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Find additional resources on the philosophy of friendship

Aristotle's Nichomachean Ethics (VIII and IX) have been presented as the initial reading for exploring the idea of a philosophy of friendship.  Aristotle's philosophy has influenced Western thought for well over 2000 years now, but it will be useful for our study group if we can explore and consider other resources exploring a Philosophy of Friendship.

Search for more resources exploring the philosophy of friendship with a particular focus on non-Western thought and  contemporary philosophies of friendship. These resources can come from a range of media including academic articles, open educational resources (OER) video, blog posts, audio commentary and traditional books, however the focus should be upon finding freely available resources that are available online.

  • SEARCH: Search for resources using a range of tools including traditional search engines and academic databases.
  • RECORD: Add these resources to the Study Groups resource centre (non-linkable resources only require a correctly formatted citation and ISBN where applicable).
  • CITATION: Using the APA or similar citation system record the relevant information.
  • DESCRIBE: Briefly describe why you think this resource could be useful for the Study Group.
  • LICENSE: For each resource that you find, identify and record the license it is published under.
  • REFLECT (OPTIONAL):  Reflect upon your experiences of researching and responding to this task in a learning journal (blog, diary, podcast / vodcast).
    What went well during the resource searching process, what would you do differently if you were to attempt this task again? Did you learn anything interesting about friendship philosophy? 
  • RESPOND: In the task response field below, please identify all the resources you added to the Study Group.
    If you recorded a reflection and wish to share it with the group, please provide a link.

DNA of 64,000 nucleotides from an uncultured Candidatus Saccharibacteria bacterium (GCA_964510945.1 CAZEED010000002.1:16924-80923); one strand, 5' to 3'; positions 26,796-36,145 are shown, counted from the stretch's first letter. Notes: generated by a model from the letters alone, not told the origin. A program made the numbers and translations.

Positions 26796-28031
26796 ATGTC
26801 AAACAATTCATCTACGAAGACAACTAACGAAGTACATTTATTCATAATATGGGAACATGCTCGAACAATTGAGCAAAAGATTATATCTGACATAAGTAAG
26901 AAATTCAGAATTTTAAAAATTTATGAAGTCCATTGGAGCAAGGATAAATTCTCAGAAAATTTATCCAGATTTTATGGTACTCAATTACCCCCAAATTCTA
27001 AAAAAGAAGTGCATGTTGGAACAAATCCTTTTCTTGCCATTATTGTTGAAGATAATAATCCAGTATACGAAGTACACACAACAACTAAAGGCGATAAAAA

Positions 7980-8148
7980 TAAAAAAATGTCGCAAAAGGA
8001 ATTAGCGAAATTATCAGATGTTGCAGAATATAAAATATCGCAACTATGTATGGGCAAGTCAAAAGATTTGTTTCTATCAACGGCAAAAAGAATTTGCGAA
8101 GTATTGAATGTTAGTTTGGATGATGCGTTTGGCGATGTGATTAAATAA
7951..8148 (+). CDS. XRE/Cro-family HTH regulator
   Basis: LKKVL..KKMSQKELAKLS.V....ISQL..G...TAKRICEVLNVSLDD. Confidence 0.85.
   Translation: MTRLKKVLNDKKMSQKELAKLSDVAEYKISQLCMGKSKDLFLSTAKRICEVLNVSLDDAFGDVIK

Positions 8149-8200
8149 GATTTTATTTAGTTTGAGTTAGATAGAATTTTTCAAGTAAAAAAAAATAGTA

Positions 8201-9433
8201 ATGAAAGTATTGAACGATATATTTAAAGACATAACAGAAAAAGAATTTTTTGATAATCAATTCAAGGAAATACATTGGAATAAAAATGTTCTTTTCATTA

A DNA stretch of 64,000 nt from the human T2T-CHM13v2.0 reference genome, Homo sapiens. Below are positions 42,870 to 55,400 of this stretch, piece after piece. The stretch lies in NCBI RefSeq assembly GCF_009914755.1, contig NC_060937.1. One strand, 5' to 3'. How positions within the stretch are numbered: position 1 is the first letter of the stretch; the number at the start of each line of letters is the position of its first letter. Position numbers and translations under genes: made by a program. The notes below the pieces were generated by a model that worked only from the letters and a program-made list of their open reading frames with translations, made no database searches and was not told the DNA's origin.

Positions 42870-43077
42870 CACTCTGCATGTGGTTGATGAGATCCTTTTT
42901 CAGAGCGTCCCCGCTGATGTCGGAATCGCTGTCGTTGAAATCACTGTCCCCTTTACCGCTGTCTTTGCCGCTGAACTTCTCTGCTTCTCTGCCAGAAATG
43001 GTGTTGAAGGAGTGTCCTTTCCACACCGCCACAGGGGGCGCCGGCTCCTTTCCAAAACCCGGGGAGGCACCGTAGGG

This task is designed to help us develop our electronic research and critical thinking skills.

The resource found in this task will be used as background reading for other learning tasks within the Philosophy of Friendship Study Group.


Did you record, cite, describe and identify the license for all the resources?
This task is self assessed, but peers are encouraged to comment on each other's responses.

Task Discussion

  • Joe Corneli   April 13, 2011, 12:32 p.m. is a summary of Derrida's "Politics of Friendship" by the author himself, presented as a transcript of a 1997 talk.  The bottom of the page says "All rights reserved © 1995-2003", which presumably refers to the design aspects of the page, not the content.  According to the UK's intellectual property office, "There is no copyright in speech unless and until it is recorded."  Since this text was recorded (transcription by Benjamin Noys), it is presumably © Jacques Derrida in the United Kingdom (which is where the talk was delivered).  It is therefor unclear how it got onto a UC Irvine (California) webpage...  In any case, whether it is used with permission there or not, we do not have permission to do anything with the document, except perhaps read it.

    One can compare this case wherein an Argentinian professor made Spanish translations of Derrida's work available, and served with a formal complaint by les Editions de Minuit, leading to legal action.  The professor in question says that les Editions de Minuit has no right to speak on behalf of Derrida or his descendents.   (This particular article is CC-By-NC-ND, incidentally -- a very non-permissive license, but it at least allows redistribution of the article in question!)

    For the record, Derrida himself once said "I feel that two weeks after my death, nothing at all of my work will be left, except what remains in the copyright registration library."

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